War Powers and Peace in Yemen

War Powers and Peace in Yemen

By Rep. Ro Khanna

RO KHANNA: I’m honored to be here, and very grateful for the Cato Institute’s voice. I don’t think I ever thought I’d be speaking at the F. A. Hayek Auditorium, but my professors from the University of Chicago will be proud. The reality is that the Cato Institute has been one of the strongest voices for restraint and nonintervention over the past few decades. And on that front, there is, in my view, large and growing agreement in the United States Congress.

The United Nations reports that we could have a famine that affects 12 to 14 million people in Yemen. Now, to put that in context, the largest famine in recent history was in West Bengal in 1943, and that took about 3 million lives. In the Rwanda genocide, 800,000 died, and in Bosnia, about 100,000. In Yemen, we have a possibility of suffering on an unimaginable scale. And we know what the cause of the potential famine is. There are people already dying every day of malnourishment, cholera, or starvation. But we know that the food and medicine isn’t getting to Yemeni civilians.

This is not rocket science; this isn’t some complicated foreign policy issue. Set aside what you think Yemen’s government should look like, whether it should have the old government back, or how much role there should be for the Houthis or the Saudis or the influence of Iran. On the humanitarian crisis, it’s a very simple point. The Saudis right now are bombing Hodeidah. As a result, not enough food and medicine is getting in.

Amartya Sen has said that famine is always a political problem. It’s never that we don’t have the food or medicine. If you talk to people, especially to people in my district, they’ll ask you why we can’t just get food and medicine in. The problem isn’t that the world is unable to come up with the food and medicine to supply those in need. The problem is that the bombing campaign and restrictions in the ports aren’t allowing that aid to the Yemeni people. So, what we have said is, bracket the political question. Instead, let’s have an immediate cease-fire so that we can save human lives. That should be something that everyone in our country wants.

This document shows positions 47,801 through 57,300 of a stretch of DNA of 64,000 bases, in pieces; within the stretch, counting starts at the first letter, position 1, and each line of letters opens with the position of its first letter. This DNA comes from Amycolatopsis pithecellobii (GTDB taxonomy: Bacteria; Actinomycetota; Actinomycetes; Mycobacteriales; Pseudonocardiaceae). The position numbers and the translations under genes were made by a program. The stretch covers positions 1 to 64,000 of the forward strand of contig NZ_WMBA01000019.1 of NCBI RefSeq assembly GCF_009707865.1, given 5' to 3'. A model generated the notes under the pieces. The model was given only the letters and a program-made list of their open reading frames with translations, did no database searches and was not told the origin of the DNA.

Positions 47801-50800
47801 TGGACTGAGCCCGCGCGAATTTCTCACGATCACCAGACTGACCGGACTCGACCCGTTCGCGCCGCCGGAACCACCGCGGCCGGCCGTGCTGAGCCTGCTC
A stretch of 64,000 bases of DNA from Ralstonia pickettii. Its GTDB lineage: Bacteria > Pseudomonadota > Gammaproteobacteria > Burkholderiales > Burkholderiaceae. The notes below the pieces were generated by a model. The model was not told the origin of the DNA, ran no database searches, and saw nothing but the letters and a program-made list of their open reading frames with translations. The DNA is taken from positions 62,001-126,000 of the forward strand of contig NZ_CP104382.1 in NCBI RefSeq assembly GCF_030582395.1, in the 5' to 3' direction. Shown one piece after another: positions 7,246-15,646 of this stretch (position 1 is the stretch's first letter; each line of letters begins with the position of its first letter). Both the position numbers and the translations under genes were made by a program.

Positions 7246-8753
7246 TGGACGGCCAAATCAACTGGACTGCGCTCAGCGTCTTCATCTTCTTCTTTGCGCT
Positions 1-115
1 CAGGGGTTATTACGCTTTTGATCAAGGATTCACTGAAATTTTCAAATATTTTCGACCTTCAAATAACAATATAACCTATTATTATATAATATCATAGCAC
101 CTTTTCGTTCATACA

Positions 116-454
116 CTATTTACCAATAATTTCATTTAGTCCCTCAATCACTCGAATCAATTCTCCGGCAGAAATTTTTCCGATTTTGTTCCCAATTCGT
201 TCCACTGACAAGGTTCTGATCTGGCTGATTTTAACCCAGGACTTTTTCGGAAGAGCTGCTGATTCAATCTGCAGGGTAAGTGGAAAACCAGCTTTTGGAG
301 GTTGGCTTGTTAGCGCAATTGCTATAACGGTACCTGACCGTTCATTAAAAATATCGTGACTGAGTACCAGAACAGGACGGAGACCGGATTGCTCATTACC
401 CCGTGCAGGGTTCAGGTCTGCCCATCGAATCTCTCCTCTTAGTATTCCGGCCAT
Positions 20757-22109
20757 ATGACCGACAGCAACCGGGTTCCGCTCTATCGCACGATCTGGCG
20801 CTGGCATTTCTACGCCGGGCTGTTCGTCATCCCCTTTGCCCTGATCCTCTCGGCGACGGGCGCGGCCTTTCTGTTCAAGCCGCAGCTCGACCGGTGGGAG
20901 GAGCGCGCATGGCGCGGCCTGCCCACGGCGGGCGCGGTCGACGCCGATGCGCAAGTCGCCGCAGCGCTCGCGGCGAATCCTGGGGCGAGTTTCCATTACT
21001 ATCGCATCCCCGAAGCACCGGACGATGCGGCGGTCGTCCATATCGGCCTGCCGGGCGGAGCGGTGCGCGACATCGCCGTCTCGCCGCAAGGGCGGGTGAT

So we introduced, about a year and a half ago, a war powers resolution that said in essence, “The United States is not allowed to refuel Saudi planes, or assist Saudi planes in targeting, without the authorization of Congress.” When we introduced that resolution, we actually had to try to convince colleagues that the United States was involved. And we finally got a compromise resolution that at least acknowledged that the United States was involved and that this involvement was unauthorized.

But back then, there was no appetite from either party’s leadership, frankly, to stop the support of the Saudis. Sens. Bernie Sanders and Mike Lee showed great courage in the Senate — they made progress, they introduced the resolution, they got to about 44 votes, and then there was a loss of momentum. And then two events changed that. First, we had horrific images coming from Yemen of kids dying, kids being bombed, and buses being bombed. Second was the death of Jamal Khashoggi. I think the death of Khashoggi was a turning point, and the irony is he was killed because he was critical of the war in Yemen. But it took his death for the world to listen to what he had to say. It says something about our capacity for moral imagination that when someone people knew, who wrote for the Washington Post, suffered that kind of gruesome death, that finally we woke up at the images of children dying. As if civilians dying in Yemen wasn’t enough.

You can read the full opinion article at Cato Institute here.

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